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Thread: Uneven lanes

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  1. #1
    Registered User GKman's Avatar
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    Uneven lanes

    Asphalt crew working on local interstate (I 29). Uneven lane signs. Fresh rolled, smooth asphalt 2"-3" in left lane only. Have crossed it w/o thought in a car but was on the bike yesterday. Fortunately didn't need to change lanes but wondered about it. Only fail-safe idea was to stop or nearly stop on right shoulder, wait for traffic opening, cross bump perpendicular and enjoy a quick zero to 70. Any thoughts?

    2002 R1150R

  2. #2
    100,000+ miler 32232's Avatar
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    Same as with railway tracks or any other 'edge trap'. You want to cross as perpendicular to the line as possible.

    In your situation, moving from the right lane to the left, I would get as far right in the right lane as possible and move into the left lane on about a 45 degree angle to the direction of travel. Full stop on the shoulder etc. would not normally be necessary.

    Have you taken an MSF course? This is one of the many things they cover. It would be money well spent if you haven't done one.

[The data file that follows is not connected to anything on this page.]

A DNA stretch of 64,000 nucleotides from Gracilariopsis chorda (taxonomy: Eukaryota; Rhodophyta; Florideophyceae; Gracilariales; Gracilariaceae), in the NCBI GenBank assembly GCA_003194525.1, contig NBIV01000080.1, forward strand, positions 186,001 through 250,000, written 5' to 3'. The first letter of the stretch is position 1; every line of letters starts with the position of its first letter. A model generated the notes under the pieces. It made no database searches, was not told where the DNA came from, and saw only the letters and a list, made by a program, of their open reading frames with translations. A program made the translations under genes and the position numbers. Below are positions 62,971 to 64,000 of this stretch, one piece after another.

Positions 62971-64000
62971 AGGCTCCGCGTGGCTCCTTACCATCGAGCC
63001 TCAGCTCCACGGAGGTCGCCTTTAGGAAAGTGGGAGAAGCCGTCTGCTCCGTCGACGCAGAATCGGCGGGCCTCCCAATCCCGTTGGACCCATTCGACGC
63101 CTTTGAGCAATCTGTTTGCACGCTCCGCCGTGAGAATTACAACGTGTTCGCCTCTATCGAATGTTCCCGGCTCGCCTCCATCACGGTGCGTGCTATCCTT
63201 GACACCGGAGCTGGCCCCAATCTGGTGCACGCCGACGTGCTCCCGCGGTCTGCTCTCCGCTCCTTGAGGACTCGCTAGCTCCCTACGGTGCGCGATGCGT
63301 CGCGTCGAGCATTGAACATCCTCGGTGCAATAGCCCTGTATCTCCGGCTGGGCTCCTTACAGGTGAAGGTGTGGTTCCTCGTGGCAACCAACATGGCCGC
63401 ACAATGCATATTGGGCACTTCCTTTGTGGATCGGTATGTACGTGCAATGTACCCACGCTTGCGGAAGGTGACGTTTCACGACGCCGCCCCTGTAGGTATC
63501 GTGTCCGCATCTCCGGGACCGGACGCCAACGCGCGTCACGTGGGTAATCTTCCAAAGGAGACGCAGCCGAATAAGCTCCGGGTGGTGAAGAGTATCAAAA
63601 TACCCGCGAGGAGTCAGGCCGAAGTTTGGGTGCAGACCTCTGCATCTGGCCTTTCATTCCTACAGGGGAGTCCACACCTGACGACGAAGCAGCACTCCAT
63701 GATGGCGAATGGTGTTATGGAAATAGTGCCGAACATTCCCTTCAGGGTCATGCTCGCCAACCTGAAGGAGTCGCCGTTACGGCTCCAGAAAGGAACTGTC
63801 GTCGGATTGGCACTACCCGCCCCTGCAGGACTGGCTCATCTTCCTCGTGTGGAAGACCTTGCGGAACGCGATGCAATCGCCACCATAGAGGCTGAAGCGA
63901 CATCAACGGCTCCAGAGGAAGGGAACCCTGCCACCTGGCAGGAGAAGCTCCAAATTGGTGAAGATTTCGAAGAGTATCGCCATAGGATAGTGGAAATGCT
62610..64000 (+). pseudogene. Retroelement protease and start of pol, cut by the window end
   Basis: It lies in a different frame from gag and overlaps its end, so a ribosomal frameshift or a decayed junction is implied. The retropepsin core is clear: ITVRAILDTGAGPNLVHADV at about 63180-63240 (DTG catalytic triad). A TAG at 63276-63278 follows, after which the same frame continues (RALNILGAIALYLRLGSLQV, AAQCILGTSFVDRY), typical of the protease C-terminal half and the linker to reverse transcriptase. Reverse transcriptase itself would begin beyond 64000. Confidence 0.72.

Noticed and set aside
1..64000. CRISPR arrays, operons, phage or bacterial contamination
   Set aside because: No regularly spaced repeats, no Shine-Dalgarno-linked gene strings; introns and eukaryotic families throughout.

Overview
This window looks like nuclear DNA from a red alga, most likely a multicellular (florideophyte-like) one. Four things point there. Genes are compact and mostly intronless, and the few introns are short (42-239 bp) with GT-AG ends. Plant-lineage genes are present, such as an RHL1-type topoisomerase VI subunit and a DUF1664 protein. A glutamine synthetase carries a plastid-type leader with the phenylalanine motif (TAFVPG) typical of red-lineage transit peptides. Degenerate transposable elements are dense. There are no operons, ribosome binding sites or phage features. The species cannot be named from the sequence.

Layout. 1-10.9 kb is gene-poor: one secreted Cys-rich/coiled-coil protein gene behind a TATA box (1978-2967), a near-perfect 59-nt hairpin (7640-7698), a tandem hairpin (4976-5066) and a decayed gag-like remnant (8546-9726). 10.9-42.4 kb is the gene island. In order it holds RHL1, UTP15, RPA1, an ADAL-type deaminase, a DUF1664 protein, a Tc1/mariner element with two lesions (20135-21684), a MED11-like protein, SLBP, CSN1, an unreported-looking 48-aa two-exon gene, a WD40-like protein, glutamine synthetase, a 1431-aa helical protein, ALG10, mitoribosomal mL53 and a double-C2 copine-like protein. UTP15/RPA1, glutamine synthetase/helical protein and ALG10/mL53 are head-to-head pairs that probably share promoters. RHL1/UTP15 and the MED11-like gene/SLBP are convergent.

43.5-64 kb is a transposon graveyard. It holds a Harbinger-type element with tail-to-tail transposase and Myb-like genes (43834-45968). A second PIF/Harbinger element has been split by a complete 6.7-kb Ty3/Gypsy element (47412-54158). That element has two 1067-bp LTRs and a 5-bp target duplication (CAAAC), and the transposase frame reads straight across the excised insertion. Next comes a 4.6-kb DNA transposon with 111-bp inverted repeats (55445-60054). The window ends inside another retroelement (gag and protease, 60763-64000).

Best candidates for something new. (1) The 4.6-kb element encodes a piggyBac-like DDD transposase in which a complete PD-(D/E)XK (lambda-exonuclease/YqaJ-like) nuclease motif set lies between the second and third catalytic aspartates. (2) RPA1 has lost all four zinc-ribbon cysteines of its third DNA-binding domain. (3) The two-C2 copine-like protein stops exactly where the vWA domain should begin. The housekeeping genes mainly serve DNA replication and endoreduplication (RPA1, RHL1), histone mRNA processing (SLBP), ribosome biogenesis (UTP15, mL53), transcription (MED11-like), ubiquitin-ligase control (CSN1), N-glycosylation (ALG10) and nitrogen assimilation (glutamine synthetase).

Dave

    '06 Triumph Scrambler (Trans-Labrador veteran)

  3. #3
    NC Piedmont Rider ncstephen's Avatar
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    When they repaved I- 40 here in RTP the last time they left such a large almost curb aspect. It wasn't a problem going down off of it. It was going up. It wasn't square but a little angled and when I had to do it, I slowed some (as traffic woud allow) swung a bit wide in my lane and then did as much of an S turn up onto it as I could. This allowed me to attack it with as much angle as possible. The bike behaved fine. It might have been more my worry.

    I have also had the experience where they are just adding a sealing layer, 3/4 " thick and it is of no real problem. Also the 1" resurfacing is pretty easily handled.

    My worse experience was with the large resurfacing on I -40. I travel it daily. I was aware thus that they had finished this section with all 4 east bound lanes. This day I did an errand and was merging back on this section. I was coming up to speed so about 70 ready for the lane to merge. I was over in the left hand side of the lane so it would be a simple merge. THEN...